Even if your photography doesn’t make it into Terrible Real Estate Photo’s hall of infamy, there are some definite runners-up to avoid.

Sunset Scenes: These artistic shots taken of the property at dusk, with the sunset blazing across the sky, silhouetting the yard… they make for a great wall hanging, but don’t do anything for the house hunter looking to photos for clues about whether the property fits their needs. Besides that, the buyers will never see the property that way. Not until they own it, at least. Buyers look during the day. Night photos, while artistic, will only make the shopper keep scrolling or, worse, wonder what you’re hiding by taking night pictures. Perhaps, and I mean Perhaps, if the house is a character property, this kind of image may compliment it within a photo array, but should not be the initial one.


Odd Angles and Aerial Shots: I’ve seen shots taken from ceiling corners and odd, high-up places. Those photographers must have climbed and crouched in contorted in ways that would send me to the chiropractor or lay me out on a hospital bed. Other photographers have used poles or drones to take high-flying bird-eye photos of the property. Here’s why they don’t help. Buyers want to arrive at the house and be able to see what they saw in photos. If the impression the photos make doesn’t match their impression of the house when they arrive, they’ll feel disappointed at best, deceived at worst. Complementing images with these on the right property can be an asset (such as an acreage) but for a standard city lot, unless perhaps riverfront is nothing more than fluff.


Wide Angles (especially nearing Fish Eye): When we use lenses to stretch and exaggerate the size of a home, it’s not helpful. For one thing, the buyer looking at the photo is confused. The single door fridge looks like you can put a whole cow in there and it looks like an SUV might fit in the dishwasher, and they can’t tell what’s real. If they decide to look at the place, they’ll feel disappointed at best with the mismatched impression, and deceived at worst. Wide angle lenses have their place to capture the essence of a room but you must know how to use one properly to avoid the distortions.


Lazy Photos: Setting up for a decent photo takes a little preparation and work. Preparing clients for the shoot day and advising them of what to hide beforehand, for one. The planning element of the shoot is critical. Pictures should create a story in the viewers mind. Getting off your duff is advisable too. I saw one property photo of the Google street view of the house and another, you could see some of the the car mirror. The agent hadn’t even bothered getting out of the car to take it! Forget that – the agent wasn’t even spry enough to raise their arm for the photo! (Seriously!)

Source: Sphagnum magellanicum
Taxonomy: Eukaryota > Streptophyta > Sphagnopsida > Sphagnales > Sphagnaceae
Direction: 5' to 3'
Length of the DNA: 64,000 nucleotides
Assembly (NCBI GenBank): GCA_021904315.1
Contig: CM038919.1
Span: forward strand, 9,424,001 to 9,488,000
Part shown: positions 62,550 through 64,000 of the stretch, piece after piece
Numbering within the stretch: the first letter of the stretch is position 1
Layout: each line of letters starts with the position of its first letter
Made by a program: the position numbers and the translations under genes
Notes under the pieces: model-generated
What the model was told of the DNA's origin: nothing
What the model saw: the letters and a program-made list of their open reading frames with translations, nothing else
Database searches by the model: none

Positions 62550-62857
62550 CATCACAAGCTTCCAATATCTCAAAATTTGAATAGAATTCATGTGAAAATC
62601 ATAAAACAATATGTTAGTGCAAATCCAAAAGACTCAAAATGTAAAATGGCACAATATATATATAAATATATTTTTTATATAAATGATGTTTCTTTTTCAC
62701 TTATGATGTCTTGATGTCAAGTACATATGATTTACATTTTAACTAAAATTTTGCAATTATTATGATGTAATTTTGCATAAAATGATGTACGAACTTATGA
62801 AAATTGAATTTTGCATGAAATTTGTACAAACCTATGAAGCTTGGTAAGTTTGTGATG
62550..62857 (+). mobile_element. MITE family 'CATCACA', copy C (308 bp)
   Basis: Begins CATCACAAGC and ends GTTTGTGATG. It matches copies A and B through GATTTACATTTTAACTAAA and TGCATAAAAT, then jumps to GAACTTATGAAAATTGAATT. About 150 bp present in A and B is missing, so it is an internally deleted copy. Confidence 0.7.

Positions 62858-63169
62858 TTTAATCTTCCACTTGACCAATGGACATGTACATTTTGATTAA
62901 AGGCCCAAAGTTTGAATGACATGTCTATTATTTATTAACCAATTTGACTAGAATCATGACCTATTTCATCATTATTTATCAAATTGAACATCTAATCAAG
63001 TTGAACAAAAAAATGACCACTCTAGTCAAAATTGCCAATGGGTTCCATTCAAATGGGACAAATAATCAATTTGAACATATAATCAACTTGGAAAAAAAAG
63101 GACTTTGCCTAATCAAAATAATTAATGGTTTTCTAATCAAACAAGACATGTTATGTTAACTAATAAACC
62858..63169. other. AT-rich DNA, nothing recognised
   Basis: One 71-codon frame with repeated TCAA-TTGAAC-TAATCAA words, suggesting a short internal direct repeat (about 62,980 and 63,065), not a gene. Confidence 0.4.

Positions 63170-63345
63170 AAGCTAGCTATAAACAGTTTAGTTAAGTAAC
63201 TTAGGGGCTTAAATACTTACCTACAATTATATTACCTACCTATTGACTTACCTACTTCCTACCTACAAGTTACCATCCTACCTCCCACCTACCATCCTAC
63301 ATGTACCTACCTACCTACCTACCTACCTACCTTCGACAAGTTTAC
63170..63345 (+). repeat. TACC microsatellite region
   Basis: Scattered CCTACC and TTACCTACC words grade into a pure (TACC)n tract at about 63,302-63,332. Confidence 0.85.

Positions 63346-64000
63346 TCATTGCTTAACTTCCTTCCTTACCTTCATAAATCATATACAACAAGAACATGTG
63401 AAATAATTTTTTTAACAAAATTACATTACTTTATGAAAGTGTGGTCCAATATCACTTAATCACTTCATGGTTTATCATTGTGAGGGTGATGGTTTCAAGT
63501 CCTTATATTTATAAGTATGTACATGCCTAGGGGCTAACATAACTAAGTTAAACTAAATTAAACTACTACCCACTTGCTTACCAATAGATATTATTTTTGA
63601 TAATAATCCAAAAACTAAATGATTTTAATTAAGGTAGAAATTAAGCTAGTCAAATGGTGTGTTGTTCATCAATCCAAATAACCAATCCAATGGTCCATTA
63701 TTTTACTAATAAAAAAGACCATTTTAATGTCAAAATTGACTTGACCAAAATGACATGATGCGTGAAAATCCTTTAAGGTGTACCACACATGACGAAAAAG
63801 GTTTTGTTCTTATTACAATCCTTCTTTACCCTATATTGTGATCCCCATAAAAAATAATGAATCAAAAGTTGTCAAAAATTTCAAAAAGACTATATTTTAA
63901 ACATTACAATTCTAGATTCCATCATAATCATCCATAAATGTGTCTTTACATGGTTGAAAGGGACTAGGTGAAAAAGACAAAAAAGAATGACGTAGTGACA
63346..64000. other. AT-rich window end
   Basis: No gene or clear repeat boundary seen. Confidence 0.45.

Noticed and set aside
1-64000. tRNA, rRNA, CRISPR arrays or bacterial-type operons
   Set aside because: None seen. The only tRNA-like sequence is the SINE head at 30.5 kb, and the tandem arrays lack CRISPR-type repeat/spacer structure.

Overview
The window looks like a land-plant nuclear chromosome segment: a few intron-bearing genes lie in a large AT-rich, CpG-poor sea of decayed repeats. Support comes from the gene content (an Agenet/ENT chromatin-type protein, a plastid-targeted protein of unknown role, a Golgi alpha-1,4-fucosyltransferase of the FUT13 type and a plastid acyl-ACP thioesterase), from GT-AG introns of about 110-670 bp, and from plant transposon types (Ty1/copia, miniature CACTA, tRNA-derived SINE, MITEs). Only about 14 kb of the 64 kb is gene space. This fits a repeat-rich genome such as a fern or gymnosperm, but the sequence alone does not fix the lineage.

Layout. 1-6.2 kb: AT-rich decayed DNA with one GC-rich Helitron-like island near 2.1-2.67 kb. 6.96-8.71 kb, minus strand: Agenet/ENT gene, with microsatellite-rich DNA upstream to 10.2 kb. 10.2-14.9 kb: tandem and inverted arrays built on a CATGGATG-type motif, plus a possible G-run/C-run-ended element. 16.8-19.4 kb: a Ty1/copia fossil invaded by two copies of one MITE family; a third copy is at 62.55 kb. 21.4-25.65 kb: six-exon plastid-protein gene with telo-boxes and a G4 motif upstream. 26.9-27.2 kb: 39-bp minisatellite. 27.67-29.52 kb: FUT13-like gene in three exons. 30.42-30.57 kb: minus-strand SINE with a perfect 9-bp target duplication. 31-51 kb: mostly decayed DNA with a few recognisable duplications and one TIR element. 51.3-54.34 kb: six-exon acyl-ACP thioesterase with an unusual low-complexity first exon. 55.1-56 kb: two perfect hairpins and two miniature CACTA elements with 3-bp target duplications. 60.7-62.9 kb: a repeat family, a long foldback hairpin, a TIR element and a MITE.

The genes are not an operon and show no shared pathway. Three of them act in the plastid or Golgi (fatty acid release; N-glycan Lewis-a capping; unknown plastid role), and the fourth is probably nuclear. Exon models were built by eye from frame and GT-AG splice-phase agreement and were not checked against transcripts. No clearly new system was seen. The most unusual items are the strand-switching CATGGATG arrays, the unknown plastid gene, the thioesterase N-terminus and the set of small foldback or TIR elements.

Most of these mistakes happen when trying to DIY photography, but I’ve seen these mistakes made by professionals too (especially the fancy angles and artistic scene shots) that put their artistic spin on it. Leave the art for the galleries and shoot with the sole purpose of aiding the viewer. My motto: click once, check twice. No one needs to see the photographers reflection or the flashes flare in the mirror nor one of the occupants in the distant background... and as much as I adore all furry friends, Rufus the family furkid should not be visable either.


Oh, and while on this subject, no remnants from the homeowners hunting trips, mounted taxidermy or antlers should not be hanging or otherwise in a photo let alone on display for buyers to see.


The Best, Most Effective Real Estate Photos to Take

Property photos have two functions, both of which are more functional than artistic. First, they need to capture the attention of the scrolling house hunter. Second, they need to give the potential buyer a realistic impression of the house.

Here’s why.

Different photography techniques can build up the buyer’s expectations (about a giant fridge, uber high ceilings, or a grand expanse of lawn, for example). The first impression was impressive. Well done. When they arrive at the home in person and walk in to discover normal-height ceilings, an apartment size fridge, and a postage stamp lawn though, they’re going to be steamed. The second impression is decidedly bad. 

And we’re not even just talking about their impression of the property here. We’re also talking about their impression of  the agent who raised their expectations far beyond reality, promising them through photography what you could not deliver.

Listen, once the buyer arrives at the house, we get three chances to WOW them.

a)      First, the moment they see the house from the street.

b)      Second, the at-the-door experience. This is where they begin to see, hear, and feel the house’s welcome. While the agent is fumbling with the key, are they staring at the spider webs and rusted mail box and broken coach light? (Not if the listing agent told them how to prepare for showings.) If the experience is positive and welcoming, that’s the second WOW.  

c)       Third, that initial feel when they walk into the house.

At each point, if their experience matches their expectations based on the photos that attracted them in the first place, you’ve nailed it.

If you are well versed on the operation of a digital camera and lighting, by all means take the pictures but oy if you know how to utilize the settings of your camera and I mean camera: DSLR, not smartphone, not iPad but a digital camera with interchangeable lenses. If you want to do so but don't know this, take a class. They are widely available and not expensive. Once you hold the knowledge you may be able to tell the photo story yourself. If not, and if you are hiring this element out be sure they are experienced at real estate photography and not just sport or glamour photography.

Category: Selling A Home

Leave a Reply

(Your email will not be publicly displayed.)